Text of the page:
Abstract This dissertation deals with young people s civic skills and how these competences can be developed particularly in civics education at school by means of gamification. The dissertation consists of four sub-studies written in article form as well as a summary. The articles examine young people s civic behaviour from the perspective of conceptions of democracy, civic competence and civic identity. The current generation of youth and young adults seems to be shunning the traditional structures of civic participation and political decision making. Young people are re-evaluating their own roles in civic discussion and are often choosing methods that are outside the official channels. To further develop civic activism, this state of affairs should be changed, since our future decision makers will ultimately emerge from this group of people. The role of the school is seen as essential in scientific debate on the subject. The dissertation commences with the question of how deceptive the suggestion is that young people are passive, and how civic education didactics need new ways to recognise students involvement in civic matters. This query is addressed by means of finding new methods for civics education, using, for example, gamification and dialogue education. The intention of the dissertation is to answer the following questions: a) What aspects of young people s civic skills can be detected in the deliberation resulting from game playing? b) How should civics education at school be developed to strengthen young people s inclusion in civic affairs? The Grounded theory method is applied in the study. Each dissertation article introduces a new perspective on the research phenomenon, and the analysis of the research material proceeds in stages revealing new information on young people s civic competence. The theoretical conclusions of the study are presented in the summary. The first article focuses on the public image of young people s civic competence, which has been marked by pessimism in the early 21st century. This negative image has been publicly debated in conjunction with international surveys indicating young people s passive behaviour in civic orientation (CIVED 1999 and ICCS 2009). The article looks for a new perspective by ques-tioning the pessimistic interpretations of these surveys. It also presents new research evidence of a more active youth culture. The second and third articles venture deeper into the world of young people s civic competence. The image of young people being passive is often maintained by the conventional discussion culture in schools, one that avoids open ideological and political debate and does not particularly encourage deliberation on civic matters. The articles raise issues concerning the atmosphere in the classroom as well as the role of the student in education and society as a whole. It also presents the Act now! game, developed by the author and the author s students. The game aims to provide a framework for dealing with civic issues by means of deliberation. The fourth article introduces the concept of dialogue in education, and a comparative Scandinavian example of it. The Act now! game was played in Finland, Sweden and Norway. The article focuses on dialogue education as part of young people s civics education, and examines the features that emerge from analysing civic identity among Scandinavian youth. The summary presents the results in a way that is typical to the Grounded theory method. It then provides a summarizing analysis of them. The results justify claiming that teaching methods involving deliberation in civic education stimulate and strengthen young people s participatory civic orientation as well as their civic competence. The summary also speculates on the possibilities of increasing young people s motivation to participate in civic issues. The competences that arise from young people s deliberation indicate how the young are capable of responding to civic responsibility. The results also high-light the democratic-political need to create a forum in which young people may engage in civic deliberation. The ongoing curricular reform in Finnish primary and secondary schools will emphasise student involvement as well as creating a new and more active role for students. Accordingly, the results of this study can be implemented in civics teaching. They also suggest that deliberation instruments such as the Act Now! game could be used as a solution to didactic needs on a wider scale. A game-like method offers an example of dialogical teaching that enables a path to deliberation. Keywords: Civic competence, deliberation, gamification, inclusion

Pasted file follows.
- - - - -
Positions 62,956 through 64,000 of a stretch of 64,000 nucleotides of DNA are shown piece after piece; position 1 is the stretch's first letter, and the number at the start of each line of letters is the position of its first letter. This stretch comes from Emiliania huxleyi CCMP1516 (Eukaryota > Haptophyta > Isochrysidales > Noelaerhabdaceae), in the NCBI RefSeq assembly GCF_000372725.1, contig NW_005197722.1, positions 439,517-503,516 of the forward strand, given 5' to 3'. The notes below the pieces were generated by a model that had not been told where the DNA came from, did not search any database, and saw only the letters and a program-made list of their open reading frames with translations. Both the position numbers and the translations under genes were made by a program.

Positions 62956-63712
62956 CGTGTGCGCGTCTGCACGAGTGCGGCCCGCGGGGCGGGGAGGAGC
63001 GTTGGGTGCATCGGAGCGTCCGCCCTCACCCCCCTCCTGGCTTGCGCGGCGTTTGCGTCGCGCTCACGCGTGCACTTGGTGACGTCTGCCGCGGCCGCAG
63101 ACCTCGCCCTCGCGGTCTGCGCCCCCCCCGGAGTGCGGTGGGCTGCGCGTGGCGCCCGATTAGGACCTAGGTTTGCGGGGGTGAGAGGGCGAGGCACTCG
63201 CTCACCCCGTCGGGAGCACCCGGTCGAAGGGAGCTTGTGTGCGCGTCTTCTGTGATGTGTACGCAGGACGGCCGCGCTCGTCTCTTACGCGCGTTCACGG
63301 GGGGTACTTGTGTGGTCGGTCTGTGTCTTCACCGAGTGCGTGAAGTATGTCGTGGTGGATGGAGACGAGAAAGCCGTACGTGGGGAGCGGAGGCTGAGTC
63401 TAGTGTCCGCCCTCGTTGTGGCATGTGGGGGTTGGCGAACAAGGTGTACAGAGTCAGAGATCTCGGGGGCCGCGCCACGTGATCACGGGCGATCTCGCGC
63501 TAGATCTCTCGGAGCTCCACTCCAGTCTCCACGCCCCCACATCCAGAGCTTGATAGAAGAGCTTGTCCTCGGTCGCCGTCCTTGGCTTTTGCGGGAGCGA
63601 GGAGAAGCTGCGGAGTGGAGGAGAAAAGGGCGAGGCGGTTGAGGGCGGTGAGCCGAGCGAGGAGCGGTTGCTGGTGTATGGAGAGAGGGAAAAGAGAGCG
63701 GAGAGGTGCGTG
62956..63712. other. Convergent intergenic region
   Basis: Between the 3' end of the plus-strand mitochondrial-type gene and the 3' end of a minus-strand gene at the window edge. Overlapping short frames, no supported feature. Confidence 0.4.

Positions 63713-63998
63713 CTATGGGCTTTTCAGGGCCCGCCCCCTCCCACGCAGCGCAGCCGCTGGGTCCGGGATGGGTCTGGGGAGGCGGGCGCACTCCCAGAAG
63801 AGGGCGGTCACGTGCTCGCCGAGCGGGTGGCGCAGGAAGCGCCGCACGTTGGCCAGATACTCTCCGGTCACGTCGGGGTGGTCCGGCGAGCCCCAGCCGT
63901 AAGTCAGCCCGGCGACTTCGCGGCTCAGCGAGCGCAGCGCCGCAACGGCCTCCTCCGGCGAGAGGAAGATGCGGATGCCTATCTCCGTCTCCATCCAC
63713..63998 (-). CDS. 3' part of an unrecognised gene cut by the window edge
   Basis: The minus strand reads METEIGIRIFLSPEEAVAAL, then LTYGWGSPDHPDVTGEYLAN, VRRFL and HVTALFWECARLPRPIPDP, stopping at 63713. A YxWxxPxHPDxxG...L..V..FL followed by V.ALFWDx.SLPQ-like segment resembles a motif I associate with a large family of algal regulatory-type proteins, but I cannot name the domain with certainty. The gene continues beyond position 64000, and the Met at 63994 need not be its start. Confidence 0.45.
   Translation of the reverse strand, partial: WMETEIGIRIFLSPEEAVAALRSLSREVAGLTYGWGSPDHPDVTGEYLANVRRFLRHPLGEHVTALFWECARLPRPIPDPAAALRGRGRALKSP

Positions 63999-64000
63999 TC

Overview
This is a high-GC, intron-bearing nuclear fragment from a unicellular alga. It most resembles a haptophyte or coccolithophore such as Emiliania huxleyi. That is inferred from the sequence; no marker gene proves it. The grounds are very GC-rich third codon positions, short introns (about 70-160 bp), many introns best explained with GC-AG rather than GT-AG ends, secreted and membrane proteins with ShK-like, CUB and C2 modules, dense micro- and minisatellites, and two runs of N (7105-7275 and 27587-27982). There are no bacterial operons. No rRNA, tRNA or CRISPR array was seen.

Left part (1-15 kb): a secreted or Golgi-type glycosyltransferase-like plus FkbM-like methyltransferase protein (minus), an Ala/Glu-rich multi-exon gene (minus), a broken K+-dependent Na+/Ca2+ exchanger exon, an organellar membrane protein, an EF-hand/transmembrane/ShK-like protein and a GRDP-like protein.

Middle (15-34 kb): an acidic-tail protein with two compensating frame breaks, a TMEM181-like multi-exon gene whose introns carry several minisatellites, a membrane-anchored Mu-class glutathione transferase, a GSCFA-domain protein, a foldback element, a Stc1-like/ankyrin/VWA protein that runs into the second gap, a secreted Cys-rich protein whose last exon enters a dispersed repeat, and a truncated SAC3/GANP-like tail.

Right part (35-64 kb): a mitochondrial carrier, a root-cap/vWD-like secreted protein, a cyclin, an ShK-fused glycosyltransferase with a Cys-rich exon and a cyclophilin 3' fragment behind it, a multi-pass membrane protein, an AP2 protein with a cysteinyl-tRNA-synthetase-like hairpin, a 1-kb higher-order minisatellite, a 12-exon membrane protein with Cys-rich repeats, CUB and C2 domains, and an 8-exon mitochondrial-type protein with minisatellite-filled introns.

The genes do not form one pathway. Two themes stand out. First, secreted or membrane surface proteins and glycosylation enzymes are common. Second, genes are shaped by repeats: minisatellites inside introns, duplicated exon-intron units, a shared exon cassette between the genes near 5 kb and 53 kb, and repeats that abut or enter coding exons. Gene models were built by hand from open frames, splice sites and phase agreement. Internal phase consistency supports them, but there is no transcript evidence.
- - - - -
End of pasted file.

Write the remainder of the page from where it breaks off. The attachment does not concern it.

• Leinikki, Sikke (Helsingin yliopisto, 2009)